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A Thousand Different Faces

Unless a writer writes solely for himself, for his own personal enjoyment, the goal of the writer is to get at least one other person to read something he wrote. If that one person, the reader, was to use her hard-earned money to purchase something he wrote, even better. If that single reader was to go even further and do something crazy, like actually read what he wrote, then hallelujah! And if the stars were perfectly aligned and it was “in the cards” and if that single reader made the effort to share a comment about the writing, then as a writer, he would have hit the jackpot, would have experienced the Grand Slam of Writing.

I know many writers who are not particularly interested in comments about their writing, and they are not interested in the posted reviews of their books. There are many reasons. For many of them, they cannot be interested, for to be open to the comments and reviews would be to open themselves up to a potential onslaught of emotional turmoil. Like the famous actor who does not watch his own movies and does not read the reviews from his critics, many a writer would simply prefer to focus on the craft of writing. I can understand that. I suppose that if the fortune—the advance—was paid and the product delivered and it was someone else’s responsibility to sell the product for profit, then maybe it is possible to just let it go and not care about what anyone might think. No, even then I think the writer always has to care.

I know that I care.

There is a truly, absolutely beautiful and unbelievably rewarding benefit to being a writer, and it is the realization that there might be one other person in the world who is willing to read the sequence of words you have strung together and who is willing to make the effort to make a subjective interpretation of those words. That’s the magic of the story and the wonder of fiction.

I know that if a thousand people were to read my new novel, Recalled to Life, there would likely be a thousand uniquely personal and subjective interpretations of the story. How cool is that! It may have taken me two years to get my words down onto the pages, to get my story into the hands of the reader, but in the end, it is still simply that—my story. However, for every person who reads my story, it becomes their story, for better or for worse. Because the reader was willing to invest the time to read my story, they have the right to internalize the story and subjectively interpret what I was trying to say or convey. Additionally, the reader has the right to say what she wants about the story. She has earned the right.

I want hear what my readers have to say. I need to hear what they have to say.

I was a member of a writing panel a few weeks ago, and the hundred-plus people in attendance were discussing book reviews and their importance to the writer. I shared that I felt reviews were important as a learning tool for the writer, that only by reading or hearing what people think about a book can a writer truly understand how well he did in communicating the story. Only then can a writer hope to improve. The reader’s perspective matters. The reader’s perception of the story matters, because for the writer, perception is reality.

I also said that the writer’s job—at least this was true in my case—actually begins when the book is published. I want people to read my book, and more important, I want to talk about it. I want the discussion to begin and I want to talk to everyone who will provide me the opportunity. I want to see their faces. I want to hear about every one of the thousand different interpretations of the story or any part of it. I need to “get out there” and make that happen.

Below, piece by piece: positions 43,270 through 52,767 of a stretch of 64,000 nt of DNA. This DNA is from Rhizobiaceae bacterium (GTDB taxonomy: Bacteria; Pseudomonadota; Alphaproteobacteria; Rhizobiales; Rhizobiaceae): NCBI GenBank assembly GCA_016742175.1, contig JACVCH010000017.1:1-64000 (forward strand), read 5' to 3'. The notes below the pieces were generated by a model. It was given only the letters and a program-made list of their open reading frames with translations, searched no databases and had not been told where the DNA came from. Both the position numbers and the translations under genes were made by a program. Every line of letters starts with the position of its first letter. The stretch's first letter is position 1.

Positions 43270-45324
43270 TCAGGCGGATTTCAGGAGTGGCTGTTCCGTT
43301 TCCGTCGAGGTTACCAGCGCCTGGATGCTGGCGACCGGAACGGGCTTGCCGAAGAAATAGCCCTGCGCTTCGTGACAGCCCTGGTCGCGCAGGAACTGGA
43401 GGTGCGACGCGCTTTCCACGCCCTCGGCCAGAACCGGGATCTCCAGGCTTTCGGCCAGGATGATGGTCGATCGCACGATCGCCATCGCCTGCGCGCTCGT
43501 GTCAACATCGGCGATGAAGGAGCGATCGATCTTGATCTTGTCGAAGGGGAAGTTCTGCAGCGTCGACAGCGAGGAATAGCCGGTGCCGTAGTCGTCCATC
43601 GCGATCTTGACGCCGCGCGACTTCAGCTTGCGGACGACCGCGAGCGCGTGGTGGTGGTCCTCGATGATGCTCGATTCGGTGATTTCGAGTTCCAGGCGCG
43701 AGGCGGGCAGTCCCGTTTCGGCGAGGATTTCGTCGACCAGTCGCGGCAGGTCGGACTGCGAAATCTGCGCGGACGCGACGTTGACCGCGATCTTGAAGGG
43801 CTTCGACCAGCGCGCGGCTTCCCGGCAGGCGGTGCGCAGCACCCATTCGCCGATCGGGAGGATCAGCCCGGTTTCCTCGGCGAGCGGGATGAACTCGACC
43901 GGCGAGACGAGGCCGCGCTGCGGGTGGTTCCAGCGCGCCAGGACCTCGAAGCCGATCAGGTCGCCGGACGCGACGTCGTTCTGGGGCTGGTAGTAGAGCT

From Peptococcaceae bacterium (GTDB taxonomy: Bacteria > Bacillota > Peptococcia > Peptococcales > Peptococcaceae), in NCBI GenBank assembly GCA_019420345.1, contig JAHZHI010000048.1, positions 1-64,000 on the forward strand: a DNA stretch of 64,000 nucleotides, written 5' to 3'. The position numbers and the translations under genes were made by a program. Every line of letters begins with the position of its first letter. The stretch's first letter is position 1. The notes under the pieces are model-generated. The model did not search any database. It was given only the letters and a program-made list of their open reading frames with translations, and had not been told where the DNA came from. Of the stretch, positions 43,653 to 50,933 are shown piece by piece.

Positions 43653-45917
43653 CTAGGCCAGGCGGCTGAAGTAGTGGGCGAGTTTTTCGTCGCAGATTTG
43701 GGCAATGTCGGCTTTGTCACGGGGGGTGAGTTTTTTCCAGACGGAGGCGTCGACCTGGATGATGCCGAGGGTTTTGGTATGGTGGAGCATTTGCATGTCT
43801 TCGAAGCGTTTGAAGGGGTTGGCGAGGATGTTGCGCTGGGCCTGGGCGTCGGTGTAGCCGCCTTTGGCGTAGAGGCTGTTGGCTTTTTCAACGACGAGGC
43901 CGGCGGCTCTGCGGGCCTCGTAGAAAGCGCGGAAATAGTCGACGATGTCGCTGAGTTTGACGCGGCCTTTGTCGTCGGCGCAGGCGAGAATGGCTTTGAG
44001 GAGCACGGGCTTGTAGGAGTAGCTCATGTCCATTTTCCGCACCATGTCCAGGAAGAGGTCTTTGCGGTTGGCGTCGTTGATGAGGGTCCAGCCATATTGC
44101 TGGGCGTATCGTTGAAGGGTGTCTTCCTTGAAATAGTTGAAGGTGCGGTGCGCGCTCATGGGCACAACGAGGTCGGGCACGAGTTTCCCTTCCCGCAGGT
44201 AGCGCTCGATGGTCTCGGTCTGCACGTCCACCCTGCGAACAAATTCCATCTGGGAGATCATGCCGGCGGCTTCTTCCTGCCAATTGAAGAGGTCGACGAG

I commented more about not only the investment, but also the effort that the reader puts forth to sit down and read a book. It’s a big effort, and I think it is my duty as a writer to show my appreciation for that effort. The effort means a lot to me. The last thing that I mentioned to the group is that the effort is so important to me that I would give a hug to any person who read my book, regardless of the feelings or comments—positive or negative—that the reader may have or express. For any person who is willing to make that investment, that effort, it’s the least I can do.

Let the national hugging tour begin . . . Read More 
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Leaving the Nest

Eventually, the day comes when you need to step out, take the leap, and try to fly all by yourself. Your wings may be tender and your heart may be cautious, but you must be brave and you must take on the challenge, for to sit back and wait any longer would amount to an unbearable punishment.

The time that has lapsed and that has brought us to this moment has been memorable and not without challenge, not without pain. There are memories that ring true and clear as though they just happened, and there are others that have faded into the mosaic fabric of the story. There has been mostly joy in every step taken along our newly created path. Love and passion and determination have been part of the journey, and while we have come to the end of one leg of the journey, a new leg is only just beginning.

I can remember clearly when the dream first came. The dream quickly turned into a plan, which laid the foundation for a course of action to transform the dream into reality. Many challenges and roadblocks arose along the way, but with swift and conscientious determination and action, we prevailed. It took years, but it was time well invested. There was no other option.

There was much learning along the way. Friendship and support presented itself from around every corner we turned. There was questioning and criticism, most of it positive, and all of which served as a driving motivation to succeed. Nothing could stops us. Sometimes there was doubt in the eyes of the facing person, but even that was a force, a propellant, that steered and guided us to where only we could go.

The time has come. With toes up to the edge, the vision is clear out to the horizon. Whether it stays that way is anyone’s guess. The wind blows strong and I can see it beginning to lift you. There is no point in thinking about or fearing what is below. All that matters is what is beyond where you stand now. Your wings are stronger than you think, and your experience is enough to take you where you need to go. Believe it. Step off, headstrong into the world, and take on every challenge and opportunity that comes your way. Embrace everything. The winds of life will carry you as long as it sees fit, and will gently land you where you ultimately need to be. It’s all about the journey, the flight, and the people you see and talk to and impact along the way.